In mid-August I finally landed in Beirut sometime after midnight and swiftly took a cab to meet my roommate Genny at her hotel. In the heavy darkness of the hour, the hotel seemed like it was located in an obscure part of Beirut. But sooner or later, in the light of day, this obscure location would instead reveal itself as the very familiar Bliss Street, lining the North of the city. As the first days in Lebanon quickly matured into the first weeks, I would sooner than later become acquainted with the pristine sight of American University of Beirut, coffee shop dwellers and medical students congregating in front of Shawarma vendors for a cigarette. I would also become accustomed to the site of barefooted children gathering around the main intersection, stopping sympathetic strangers, like myself, in their tracks.
At first, I couldn’t ignore the touch of their little but stubborn hands pulling at my shirt and the sight of their open palms and big round eyes. I would often walk from my apartment in Hamra to Bliss Street to satisfy a Shwarma craving. I would order a sandwich and ‘sucker’ myself into adding a few more, avoiding the unimpressed looks from the vendor, who is well aware to who they are for, “you shouldn’t do that, you know” they would say.
Regardless, I was delighted to share my pocket money to ease the hunger of these innocent children. All in all, isn’t it adults who should protect the young?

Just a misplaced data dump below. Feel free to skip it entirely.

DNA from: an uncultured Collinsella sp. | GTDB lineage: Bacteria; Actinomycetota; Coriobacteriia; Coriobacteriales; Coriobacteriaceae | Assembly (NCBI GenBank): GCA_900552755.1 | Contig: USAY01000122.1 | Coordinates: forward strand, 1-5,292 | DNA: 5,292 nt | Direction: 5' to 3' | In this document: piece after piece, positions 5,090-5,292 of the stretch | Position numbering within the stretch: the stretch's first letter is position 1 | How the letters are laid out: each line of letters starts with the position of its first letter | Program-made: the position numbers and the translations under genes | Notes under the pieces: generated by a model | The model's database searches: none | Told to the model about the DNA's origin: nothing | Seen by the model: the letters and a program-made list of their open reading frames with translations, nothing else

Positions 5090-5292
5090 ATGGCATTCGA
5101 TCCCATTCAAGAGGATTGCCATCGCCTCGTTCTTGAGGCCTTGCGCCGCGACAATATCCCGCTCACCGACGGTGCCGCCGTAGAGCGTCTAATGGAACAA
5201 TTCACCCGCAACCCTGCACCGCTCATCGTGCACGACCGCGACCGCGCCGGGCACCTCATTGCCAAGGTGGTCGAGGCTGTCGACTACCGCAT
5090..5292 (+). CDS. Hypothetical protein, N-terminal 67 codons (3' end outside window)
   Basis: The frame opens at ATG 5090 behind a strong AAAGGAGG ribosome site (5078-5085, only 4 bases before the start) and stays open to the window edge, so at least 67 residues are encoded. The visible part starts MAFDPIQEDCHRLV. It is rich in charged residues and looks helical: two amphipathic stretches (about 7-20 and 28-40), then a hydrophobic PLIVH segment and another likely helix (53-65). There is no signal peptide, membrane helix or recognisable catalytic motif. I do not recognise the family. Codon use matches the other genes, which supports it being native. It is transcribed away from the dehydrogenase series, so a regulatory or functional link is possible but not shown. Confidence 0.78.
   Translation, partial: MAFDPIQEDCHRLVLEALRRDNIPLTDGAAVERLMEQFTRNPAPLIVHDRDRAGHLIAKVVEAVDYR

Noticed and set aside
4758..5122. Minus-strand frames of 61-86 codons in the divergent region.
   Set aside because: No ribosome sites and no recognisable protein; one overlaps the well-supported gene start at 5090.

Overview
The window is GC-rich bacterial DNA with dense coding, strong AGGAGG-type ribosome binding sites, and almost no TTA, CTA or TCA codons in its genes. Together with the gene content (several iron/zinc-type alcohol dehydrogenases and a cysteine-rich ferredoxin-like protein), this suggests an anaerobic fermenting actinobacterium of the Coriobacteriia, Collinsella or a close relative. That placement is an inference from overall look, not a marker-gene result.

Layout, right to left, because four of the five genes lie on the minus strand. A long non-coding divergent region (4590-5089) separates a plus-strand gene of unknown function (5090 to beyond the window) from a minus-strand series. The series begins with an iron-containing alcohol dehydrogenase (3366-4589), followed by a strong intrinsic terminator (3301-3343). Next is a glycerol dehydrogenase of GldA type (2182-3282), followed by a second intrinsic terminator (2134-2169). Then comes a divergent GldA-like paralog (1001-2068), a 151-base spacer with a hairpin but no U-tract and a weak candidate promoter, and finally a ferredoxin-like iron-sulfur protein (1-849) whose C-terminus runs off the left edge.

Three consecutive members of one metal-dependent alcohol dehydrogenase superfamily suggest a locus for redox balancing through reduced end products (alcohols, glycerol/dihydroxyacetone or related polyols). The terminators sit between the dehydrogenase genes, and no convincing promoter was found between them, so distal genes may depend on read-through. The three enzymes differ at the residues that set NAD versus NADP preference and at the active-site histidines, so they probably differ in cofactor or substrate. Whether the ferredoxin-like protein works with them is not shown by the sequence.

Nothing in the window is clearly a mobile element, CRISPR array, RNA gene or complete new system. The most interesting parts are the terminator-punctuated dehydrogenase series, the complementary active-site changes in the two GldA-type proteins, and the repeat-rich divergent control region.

Then the weeks would mature into months, and as I cozied up to a coffee shop patio on the iconic Hamra street, a beautiful little girl with big round eyes would ask me for a little change to buy food. My belly was full, so I handed her the last of my Lebanese liras, but this time not quite in delight but more shamefully, in the relief for her to go away. Then from what seemed out of thin air, a couple little boys who witnessed the scene, ran over with their hands out, mindlessly begging, almost zombie-like.
“I have no more” I pleaded with them. I shrugged. I shook my head. I kept my eyes laser tight onto my magazine. No matter what I did, their palms remained perpetually open as if they were stuck that way while their words remained frozen in repetition “please, please, please”.
Over the months, the more my bank account emptied the more my skin hardened. Soon there was only enough change in my pocket for one shawarma. Earphones in place, avoiding my surroundings instead of observing them, I became as hard shelled as the daily inhabitants of this urban landscape. But in the heat of a Lebanese sun, this hard shell would sooner or later have to melt away…